What schools will need to do during the coronavirus (COVID-19) outbreak.
Effective prevention of communicable diseases in schools/centres not only safeguard the health of children and staff by minimising the harm caused by the diseases, but also ensure a delightful learning environment to support the healthy development of children.
Interventions to reduce unmet need for contraception and early and unintended pregnancies among adolescents should be critical components of family planning programs in developing countries.
The international evidence is clear.
Recommendations for the education sector, governments and the international community to get children back into school and learning.
These guidelines were designed to assist schools to prevent or minimise the spread of infection, illness and disease to staff, pupils and others (such as student teachers and volunteers). They were primarily developed for use by teachers in primary and secondary schools.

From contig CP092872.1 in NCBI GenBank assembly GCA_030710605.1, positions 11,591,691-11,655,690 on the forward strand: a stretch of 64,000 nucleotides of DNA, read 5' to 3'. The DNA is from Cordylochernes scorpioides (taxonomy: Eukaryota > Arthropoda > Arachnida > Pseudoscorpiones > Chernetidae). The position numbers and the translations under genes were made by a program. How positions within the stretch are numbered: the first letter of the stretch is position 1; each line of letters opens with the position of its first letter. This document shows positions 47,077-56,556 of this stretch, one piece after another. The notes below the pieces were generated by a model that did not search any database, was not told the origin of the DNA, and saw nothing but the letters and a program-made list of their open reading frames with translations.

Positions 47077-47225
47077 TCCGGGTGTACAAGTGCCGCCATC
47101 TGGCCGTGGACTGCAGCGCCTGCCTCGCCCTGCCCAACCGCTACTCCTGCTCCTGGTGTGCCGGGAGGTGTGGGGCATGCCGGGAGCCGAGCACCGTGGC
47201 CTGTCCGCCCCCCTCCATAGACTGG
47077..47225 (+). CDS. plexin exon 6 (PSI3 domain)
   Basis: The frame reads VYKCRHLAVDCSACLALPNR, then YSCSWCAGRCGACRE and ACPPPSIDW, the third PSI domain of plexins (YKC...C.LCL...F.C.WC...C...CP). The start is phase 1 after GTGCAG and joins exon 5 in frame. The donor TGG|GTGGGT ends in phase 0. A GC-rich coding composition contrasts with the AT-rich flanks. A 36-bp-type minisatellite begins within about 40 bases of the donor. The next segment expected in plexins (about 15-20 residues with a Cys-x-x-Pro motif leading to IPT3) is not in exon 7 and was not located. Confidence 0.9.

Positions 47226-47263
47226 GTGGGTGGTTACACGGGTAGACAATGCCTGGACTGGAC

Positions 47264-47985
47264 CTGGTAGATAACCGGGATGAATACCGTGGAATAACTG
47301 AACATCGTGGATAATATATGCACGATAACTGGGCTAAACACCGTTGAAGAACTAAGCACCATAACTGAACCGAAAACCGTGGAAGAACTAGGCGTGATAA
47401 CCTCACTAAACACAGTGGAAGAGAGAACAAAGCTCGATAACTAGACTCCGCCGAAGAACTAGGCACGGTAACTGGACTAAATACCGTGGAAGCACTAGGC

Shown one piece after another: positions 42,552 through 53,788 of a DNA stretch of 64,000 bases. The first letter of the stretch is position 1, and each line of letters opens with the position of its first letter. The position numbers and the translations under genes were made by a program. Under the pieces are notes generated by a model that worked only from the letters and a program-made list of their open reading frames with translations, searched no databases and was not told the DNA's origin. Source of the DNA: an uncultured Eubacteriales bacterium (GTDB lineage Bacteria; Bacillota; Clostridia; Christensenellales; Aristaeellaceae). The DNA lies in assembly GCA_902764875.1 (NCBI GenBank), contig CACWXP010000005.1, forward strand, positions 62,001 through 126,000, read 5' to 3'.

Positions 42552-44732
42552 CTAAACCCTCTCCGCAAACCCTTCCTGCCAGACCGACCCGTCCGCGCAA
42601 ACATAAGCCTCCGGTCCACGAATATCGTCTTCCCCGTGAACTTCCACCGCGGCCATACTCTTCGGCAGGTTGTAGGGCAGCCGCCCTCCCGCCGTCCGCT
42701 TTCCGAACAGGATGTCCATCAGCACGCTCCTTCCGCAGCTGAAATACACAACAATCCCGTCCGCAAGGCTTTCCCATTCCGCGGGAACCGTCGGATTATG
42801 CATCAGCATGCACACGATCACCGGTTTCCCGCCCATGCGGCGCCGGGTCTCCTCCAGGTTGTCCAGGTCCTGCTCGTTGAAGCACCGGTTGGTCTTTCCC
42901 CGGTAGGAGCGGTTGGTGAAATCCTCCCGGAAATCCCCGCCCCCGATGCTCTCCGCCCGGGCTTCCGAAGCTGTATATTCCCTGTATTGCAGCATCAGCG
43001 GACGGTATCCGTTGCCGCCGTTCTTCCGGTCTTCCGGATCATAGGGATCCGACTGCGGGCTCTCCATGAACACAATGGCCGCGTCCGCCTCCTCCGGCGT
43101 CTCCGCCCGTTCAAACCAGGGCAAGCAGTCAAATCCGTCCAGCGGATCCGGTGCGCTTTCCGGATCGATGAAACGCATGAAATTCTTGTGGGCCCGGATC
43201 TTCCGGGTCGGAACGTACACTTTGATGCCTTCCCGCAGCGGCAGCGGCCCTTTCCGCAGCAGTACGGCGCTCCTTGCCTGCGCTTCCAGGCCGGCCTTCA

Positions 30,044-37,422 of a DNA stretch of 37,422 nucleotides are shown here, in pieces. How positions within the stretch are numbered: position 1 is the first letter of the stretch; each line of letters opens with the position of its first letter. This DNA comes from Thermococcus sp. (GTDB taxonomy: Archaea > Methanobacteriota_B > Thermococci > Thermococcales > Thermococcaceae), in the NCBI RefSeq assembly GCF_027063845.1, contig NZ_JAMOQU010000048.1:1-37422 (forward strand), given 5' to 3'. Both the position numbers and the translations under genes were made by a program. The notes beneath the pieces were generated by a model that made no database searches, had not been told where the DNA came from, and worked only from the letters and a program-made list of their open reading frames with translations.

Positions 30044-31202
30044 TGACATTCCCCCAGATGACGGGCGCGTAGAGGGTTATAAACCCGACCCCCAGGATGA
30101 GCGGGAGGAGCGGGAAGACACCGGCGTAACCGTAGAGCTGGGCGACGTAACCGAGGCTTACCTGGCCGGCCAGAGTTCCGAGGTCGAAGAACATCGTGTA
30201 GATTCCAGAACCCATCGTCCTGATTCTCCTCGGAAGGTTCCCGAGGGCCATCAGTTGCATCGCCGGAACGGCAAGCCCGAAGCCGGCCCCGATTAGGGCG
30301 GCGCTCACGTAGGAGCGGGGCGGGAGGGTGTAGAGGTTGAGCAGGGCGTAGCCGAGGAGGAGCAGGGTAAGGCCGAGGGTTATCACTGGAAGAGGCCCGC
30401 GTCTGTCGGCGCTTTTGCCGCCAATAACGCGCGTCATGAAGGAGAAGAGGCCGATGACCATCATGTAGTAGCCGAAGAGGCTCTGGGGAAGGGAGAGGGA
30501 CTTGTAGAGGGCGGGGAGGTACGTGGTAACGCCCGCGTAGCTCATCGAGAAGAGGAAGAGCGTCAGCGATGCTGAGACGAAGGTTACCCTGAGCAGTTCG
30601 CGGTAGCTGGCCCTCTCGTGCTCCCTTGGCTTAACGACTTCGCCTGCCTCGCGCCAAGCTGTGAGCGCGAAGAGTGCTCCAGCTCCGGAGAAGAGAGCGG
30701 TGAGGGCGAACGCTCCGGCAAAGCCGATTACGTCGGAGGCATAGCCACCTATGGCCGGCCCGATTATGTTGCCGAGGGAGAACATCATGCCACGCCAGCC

These guidelines provide recommendations on action and research for a) preventing early pregnancy: by preventing marriage before 18 years of age; by increasing knowledge and understanding of the importance of pregnancy prevention; by increasing the use of contraception; and by preventing coerced
Experience with pandemic (H1N1) 2009 in many countries has demonstrated the importance in some communities of schools in amplifying transmission of the pandemic virus – both within schools and the wider community.
The government is developing guidelines/procedures on how to enable pregnant school girls go back to school to continue with their studies. This document will also dwell on how to reduce/eliminate the problem of pregnancies of school girls.
This booklet traces the evolution of the re-entry policy in Zambia and emphasizes the seriousness of having in place clear guidelines and a tracking and monitoring system for its implementation.